Charles Dickens

Charles Dickens really seems to find pleasure in endless descriptions that add nothing but show us he knows his way around with words, something we knew all along, judging by the length of his novels. It interrupts the natural flow of the story and asks quite a lot from the reader. Constantly you have to stop and adjust your mental image of the setting or of the people. Critics have had a field day with this novel, because it is apparently very different from Dickens' other novels. George Bernard Shaw, who I will always admire for the brilliant 'Pygmalion', agreed with other critics who commented that it seemed as if Dickens was out of his comfort-zone with this novel. Not only wasn't it set in his, and my, precious London, but he also seemed to write his description of the working class for the middle-class. I agree with Shaw when he says that the character Slackbridge, the vile leader of the Union, is "a mere figment of middle-class imagination". Dickens seemed more concerned with comforting the middle-class rather than giving us an honest portrayal. 

So, overall I give this book...


I am terribly torn over this book. There were some (two) characters I liked, there were some descriptions and scenes I liked, but there was a lot I didn't really like. There is no doubt that Dickens is a great author. Even though I don't like him personally, he is a favourite with many others and had a lasting impact on English literature. The ending left me unsatisfied but there were also a certain justness to it. Will I be using it for my assessments? Hopefully not, if I can avoid it. Unless I can bang on about how Louisa and Stephen are unjustly treated.

So, have you read this book? Do you like it?

Tuesday, 30 October 2012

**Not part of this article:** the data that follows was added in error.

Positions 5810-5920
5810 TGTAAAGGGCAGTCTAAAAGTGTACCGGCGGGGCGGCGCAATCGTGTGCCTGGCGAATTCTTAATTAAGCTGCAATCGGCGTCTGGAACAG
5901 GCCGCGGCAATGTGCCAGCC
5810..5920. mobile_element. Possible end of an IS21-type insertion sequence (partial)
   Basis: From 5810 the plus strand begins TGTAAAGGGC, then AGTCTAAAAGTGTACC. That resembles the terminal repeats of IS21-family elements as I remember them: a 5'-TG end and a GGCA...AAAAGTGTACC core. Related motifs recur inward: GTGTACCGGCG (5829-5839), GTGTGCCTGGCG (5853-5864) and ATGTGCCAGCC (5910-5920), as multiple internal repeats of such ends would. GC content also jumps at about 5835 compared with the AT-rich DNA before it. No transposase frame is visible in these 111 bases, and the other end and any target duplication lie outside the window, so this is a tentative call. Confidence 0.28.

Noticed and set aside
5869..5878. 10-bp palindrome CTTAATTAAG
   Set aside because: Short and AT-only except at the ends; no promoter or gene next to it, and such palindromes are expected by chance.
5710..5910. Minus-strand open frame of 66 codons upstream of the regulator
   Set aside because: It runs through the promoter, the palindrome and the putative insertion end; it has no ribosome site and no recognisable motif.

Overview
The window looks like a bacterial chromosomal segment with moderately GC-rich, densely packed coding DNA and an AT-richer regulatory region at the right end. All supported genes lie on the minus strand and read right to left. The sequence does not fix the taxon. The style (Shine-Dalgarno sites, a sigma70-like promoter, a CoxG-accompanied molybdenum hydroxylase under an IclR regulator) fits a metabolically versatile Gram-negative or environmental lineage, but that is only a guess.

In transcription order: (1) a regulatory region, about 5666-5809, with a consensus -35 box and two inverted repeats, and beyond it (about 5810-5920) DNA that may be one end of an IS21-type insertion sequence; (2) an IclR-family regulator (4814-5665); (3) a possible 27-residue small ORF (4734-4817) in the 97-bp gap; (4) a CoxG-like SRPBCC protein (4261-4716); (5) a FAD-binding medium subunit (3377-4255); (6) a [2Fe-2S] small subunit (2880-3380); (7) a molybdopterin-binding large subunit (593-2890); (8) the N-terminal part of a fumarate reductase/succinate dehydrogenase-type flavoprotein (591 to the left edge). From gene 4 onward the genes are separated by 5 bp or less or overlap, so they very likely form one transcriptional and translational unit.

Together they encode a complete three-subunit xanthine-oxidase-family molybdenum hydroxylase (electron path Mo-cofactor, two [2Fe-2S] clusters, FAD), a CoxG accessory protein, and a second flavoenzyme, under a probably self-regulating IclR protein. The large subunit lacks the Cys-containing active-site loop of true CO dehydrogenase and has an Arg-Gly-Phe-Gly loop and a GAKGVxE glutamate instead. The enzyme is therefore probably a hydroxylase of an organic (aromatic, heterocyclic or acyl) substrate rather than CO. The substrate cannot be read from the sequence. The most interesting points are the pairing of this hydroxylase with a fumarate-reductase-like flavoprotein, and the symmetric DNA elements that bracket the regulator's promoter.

Teaser Tuesday: Tolkien and Shakespeare

Teaser Tuesday is hosted by MizB over at Should Be Reading. Today I will (hopefully) tease you with two teasers from Brian Rosebury's 'Tolkien: A Cultural Phenomenon', a book I have decided to use for one of my lectures and the glorious 'Henry IV Part One' by Shakespeare.

'Gollum, obsessed by the desire to repossess the Ring, talk to it continually, speaks of himself in the third person or in the plural except at moments of intermittent rationality, and is effectively driven insane bu te final crisis on Mount Doom, when he must either seize the Ring from Frodo or see it cast into the Fire and destroyed: he pursues Frodo to the Cracks of Doom 'with a wild light of madness glaring in his eyes', and in the few moments of possession dances 'like a mad thing' on the brink of the chasm.'Page 46 - Brian Rosebury
'Prince Henry: 'The land is burning. Percy stands on high, and ether we or they must lower lie.' EXITFalstaff: 'Rare words, brave world! Hostess, my breakfast come! O, I wish this tavern were my drum!'Page 114 - Shakespeare
So, these are my teasers. What are you teasing with? Don't hesitate to leave your link below in the comments!

Monday, 29 October 2012

Review: 'Life Knocks' by Craig Stone

 I absolutely loved this book. The writing style was such that I was unable to put it down. I was absolutely distraught when my Kindle broke halfway through and I had to wait for my new Kindle to arrive so I could continue reading. This book has laugh-out-loud moments which can lead to slightly embarrassing moments in public, but trust me, they're worth it.
Life Knocks is the story of a guy who falls from grace, but rather than confront that fall, decides to hide in his room and pretend it never happened; but, little by little, Life Knocks...The story will confront, challenge, evoke laughter, tears and, in parts, possibly offence...But then life never claimed to be Disney world. Step outside your bubble, because the only thing to fear in life is living in one.Life Knocks is cheaper than a coffee and the Disney Princess Cinderella Flocked Chair – which according to Argos is the perfect addition to any child’s bedroom or playroom.